Egyptís Antiquities Chief Quits Cabinet, Warns of Looting
By Hamza Hendawi | AOLNews.com
Egyptís top archaeologist, Zahi Hawass, warned that the countryís antiquity sites were being looted by criminals amid the countryís political upheaval as he announced he would no longer serve in his ministerial post in the government.
Hawass was quoted in the Friday editions of Cairoís dailies as saying he would not participate in the new government to be led by prime minister designate Essam Sharaf. Hawass, the longtime head of Egyptís antiquities office, was elevated to Cabinet-level antiquities minister on Jan. 31, when ousted President Hosni Mubarak named a new government led by longtime friend Ahmed Shafiq.
Zahi Hawass, Secretary General of the Egyptian Supreme Council of Antiquities, has issued a statement warning that looting has increased since President Hosni Mubarak was ousted and his countryís archaeological treasures are "in grave danger."
Khaled Desouki, AFP / Getty Image
Shafiq resigned Thursday amid calls by protesters for his removal, and Sharaf has been tasked with naming a new government.
Hawass said he was no longer able to protect the countryís antiquities because of what he called the absence of police protection and because he was the victim of a campaign against him by senior officials at his ministry.
Egyptís antiquities, he warned, were in "grave danger" from criminals. He called on the youth groups behind the 18-day uprising that forced Mubarak to step down Feb. 11 to help protect antiquity sites.
"Since Mubarakís resignation, looting has increased all over the country, and our antiquities are in grave danger from criminals trying to take advantage of the current situation," he wrote on his website.
Repeated attempts by The Associated Press to reach Hawass have failed.
On his website, Hawass listed some two dozen archaeology sites that have been raided by thieves since Mubarakís ouster. The sites include the warehouse used by archaeologist from New Yorkís Metropolitan Museum of Art at Dahshour, a pyramids site on the outskirts of Cairo. Hawass also said illegal construction has taken place on antiquity sites.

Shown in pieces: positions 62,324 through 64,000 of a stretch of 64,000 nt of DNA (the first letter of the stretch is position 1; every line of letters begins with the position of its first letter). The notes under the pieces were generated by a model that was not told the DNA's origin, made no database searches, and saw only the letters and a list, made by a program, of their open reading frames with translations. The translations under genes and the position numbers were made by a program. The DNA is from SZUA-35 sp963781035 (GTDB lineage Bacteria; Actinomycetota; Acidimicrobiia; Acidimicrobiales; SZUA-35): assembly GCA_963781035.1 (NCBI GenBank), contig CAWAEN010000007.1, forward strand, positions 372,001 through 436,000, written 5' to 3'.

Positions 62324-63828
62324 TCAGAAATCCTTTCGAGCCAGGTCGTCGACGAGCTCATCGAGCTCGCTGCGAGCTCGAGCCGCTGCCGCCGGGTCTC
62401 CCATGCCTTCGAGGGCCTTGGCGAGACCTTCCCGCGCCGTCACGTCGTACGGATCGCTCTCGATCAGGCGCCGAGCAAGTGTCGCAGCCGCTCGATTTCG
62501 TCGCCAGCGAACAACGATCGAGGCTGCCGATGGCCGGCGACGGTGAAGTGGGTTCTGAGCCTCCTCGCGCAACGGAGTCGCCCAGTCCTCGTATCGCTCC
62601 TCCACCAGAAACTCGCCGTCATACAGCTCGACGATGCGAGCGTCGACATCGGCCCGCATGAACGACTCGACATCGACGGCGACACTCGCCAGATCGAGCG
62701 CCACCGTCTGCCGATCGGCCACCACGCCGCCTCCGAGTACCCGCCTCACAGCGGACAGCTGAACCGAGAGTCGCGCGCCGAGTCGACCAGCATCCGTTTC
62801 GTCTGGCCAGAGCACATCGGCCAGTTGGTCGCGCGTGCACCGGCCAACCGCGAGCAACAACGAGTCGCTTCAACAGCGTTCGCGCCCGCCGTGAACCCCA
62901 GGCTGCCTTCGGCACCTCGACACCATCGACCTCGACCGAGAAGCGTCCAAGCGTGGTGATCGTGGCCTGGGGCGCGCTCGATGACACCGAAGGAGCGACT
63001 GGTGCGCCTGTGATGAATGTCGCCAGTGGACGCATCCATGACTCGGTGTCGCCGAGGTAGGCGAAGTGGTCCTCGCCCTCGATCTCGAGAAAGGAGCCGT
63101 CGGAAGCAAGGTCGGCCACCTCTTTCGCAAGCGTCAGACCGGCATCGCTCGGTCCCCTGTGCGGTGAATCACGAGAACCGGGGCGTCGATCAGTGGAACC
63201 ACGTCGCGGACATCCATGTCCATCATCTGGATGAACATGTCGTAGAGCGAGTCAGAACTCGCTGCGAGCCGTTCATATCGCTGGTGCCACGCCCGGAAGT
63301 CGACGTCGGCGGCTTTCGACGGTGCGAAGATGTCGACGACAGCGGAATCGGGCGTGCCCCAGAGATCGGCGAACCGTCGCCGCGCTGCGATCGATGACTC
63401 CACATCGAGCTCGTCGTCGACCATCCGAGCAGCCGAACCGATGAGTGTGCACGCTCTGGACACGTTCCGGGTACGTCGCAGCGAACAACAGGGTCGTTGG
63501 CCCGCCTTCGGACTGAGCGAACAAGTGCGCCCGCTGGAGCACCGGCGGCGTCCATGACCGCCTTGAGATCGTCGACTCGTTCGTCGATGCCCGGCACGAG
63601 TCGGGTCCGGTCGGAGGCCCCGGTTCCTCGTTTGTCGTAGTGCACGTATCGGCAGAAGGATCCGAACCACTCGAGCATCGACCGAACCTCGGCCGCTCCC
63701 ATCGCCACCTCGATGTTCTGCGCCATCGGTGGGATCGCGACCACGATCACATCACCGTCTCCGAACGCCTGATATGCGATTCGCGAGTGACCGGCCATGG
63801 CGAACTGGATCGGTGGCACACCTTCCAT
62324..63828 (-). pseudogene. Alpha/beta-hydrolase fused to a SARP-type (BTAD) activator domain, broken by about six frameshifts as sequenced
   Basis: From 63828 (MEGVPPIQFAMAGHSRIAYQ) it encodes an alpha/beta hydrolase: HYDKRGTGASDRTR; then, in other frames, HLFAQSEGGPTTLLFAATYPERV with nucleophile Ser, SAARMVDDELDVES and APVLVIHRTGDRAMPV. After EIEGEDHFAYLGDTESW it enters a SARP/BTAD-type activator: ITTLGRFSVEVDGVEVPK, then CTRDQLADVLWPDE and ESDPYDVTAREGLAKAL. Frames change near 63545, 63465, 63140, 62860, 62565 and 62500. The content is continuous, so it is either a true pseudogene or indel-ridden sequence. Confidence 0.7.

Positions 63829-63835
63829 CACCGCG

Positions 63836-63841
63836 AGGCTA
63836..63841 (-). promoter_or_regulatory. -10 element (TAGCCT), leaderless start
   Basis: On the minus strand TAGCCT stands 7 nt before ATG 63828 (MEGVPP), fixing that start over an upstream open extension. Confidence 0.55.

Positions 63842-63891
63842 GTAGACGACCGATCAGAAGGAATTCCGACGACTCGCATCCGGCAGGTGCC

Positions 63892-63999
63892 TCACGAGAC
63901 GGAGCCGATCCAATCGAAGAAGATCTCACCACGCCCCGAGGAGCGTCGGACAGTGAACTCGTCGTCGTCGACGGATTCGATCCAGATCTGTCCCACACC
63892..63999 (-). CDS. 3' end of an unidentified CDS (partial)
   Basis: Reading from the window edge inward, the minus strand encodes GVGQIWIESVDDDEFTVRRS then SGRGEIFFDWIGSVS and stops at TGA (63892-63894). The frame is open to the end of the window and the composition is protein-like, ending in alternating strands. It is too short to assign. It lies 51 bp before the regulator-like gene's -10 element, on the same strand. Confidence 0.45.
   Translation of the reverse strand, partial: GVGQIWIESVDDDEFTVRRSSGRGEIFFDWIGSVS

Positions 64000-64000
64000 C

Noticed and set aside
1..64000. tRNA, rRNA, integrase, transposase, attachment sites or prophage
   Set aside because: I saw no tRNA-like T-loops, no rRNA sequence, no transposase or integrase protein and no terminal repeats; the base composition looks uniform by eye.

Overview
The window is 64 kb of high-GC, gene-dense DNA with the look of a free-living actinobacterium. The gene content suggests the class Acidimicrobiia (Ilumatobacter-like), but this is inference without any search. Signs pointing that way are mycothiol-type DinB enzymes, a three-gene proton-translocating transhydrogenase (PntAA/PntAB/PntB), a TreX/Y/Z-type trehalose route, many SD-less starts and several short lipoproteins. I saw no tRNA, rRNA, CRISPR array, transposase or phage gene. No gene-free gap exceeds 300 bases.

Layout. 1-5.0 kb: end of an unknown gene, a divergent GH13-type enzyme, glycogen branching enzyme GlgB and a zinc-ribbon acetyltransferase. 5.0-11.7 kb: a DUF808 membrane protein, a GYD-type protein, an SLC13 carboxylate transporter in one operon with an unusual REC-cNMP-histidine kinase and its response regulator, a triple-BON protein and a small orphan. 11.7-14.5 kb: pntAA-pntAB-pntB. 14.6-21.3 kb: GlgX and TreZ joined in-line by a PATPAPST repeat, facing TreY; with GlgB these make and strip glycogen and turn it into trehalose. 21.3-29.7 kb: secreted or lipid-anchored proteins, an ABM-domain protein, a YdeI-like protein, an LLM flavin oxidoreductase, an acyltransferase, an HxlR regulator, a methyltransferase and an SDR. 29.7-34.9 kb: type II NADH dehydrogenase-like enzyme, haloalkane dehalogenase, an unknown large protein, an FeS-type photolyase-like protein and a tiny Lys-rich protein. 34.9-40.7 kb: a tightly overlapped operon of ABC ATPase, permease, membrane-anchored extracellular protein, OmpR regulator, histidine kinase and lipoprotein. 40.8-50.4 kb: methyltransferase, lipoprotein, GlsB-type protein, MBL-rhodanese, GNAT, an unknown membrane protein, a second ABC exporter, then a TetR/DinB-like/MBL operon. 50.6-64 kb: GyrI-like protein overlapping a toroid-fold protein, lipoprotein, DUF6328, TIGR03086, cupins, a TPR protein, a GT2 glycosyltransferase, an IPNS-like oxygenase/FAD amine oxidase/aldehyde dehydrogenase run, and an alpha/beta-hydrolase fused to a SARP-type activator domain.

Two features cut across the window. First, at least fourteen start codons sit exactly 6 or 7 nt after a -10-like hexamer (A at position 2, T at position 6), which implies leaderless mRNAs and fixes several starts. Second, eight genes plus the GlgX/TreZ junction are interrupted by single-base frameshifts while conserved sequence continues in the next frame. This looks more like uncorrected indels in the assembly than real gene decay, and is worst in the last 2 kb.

The list includes ancient Egyptian tombs, Islamic sites and warehouses and are spread across much of the country from the outskirts of Cairo, the Sinai Peninsula and the southernmost city of Aswan.
The looting is part of a crime wave that has gripped Egypt since Jan. 28, when the police mysteriously disappeared from most of the country following deadly clashes with the anti-government protesters. The army was called out to restore order, but it has been unable to fully take on a policing role.
The police have yet to fully retake the streets, leaving a security vacuum in which criminals, including several thousand inmates who escaped prisons, are operating with impunity in parts of the country. The police force is widely hated for years of abuse against Egyptians and because of its brutal crackdown on protesters. Only about 50 percent of the police force is thought to have returned to work and there are reports that hundreds of officers want to quit.
Archaeology sites have chronically been a soft target for thieves because of their isolated location and the relative ease with which lowly paid guards can be bribed to look the other way.
"The situation looks very difficult today and we are trying our best to ensure the police and army restore full protection to the cultural heritage of the country," Hawass said on his website.
Hawass has for more than decade been the international face of Egyptís archaeology, with his trademark "Indiana Jones" hat turning him into an instantly recognizable global icon. Hawass, however, has been the target of a recent series of heavily publicized protests by archaeology graduates who accused him of corruption and seeking publicity for himself.
He has been accused of being too close to Mubarak and his family, along with former culture minister Farouq Hosni, himself a protege of the Mubaraks who had served in the Cabinet for 25 years until he was left out from the Shafiqís government.
The Metropolitan Museum of Art joined Hawass in voicing concern over the looting.
"The Met and the entire museum community worldwide are increasingly concerned about what appear to be ongoing, grievous security breaches at Egyptís historic sites and archaeological digs," the museumís director, Thomas P. Campbell, said in a statement Thursday.
"The world cannot sit by and permit unchecked anarchy to jeopardize the cultural heritage of one of the worldís oldest, greatest, and most inspiring civilizations. We echo the voices of all concerned citizens of the globe in imploring Egyptís new government authorities ... to protect its precious past. Action needs to be taken immediately."
Article from: aolnews.com
Zahi Hawass, National Geographic Explorer-in-Residence, gives a passionate defense of Hosni Mubarak, who, at the time, was days away from stepping down as the President of Egypt. (6 February 2011)
Zahi Hawass interview (BBC)
Video from: YouTube.com
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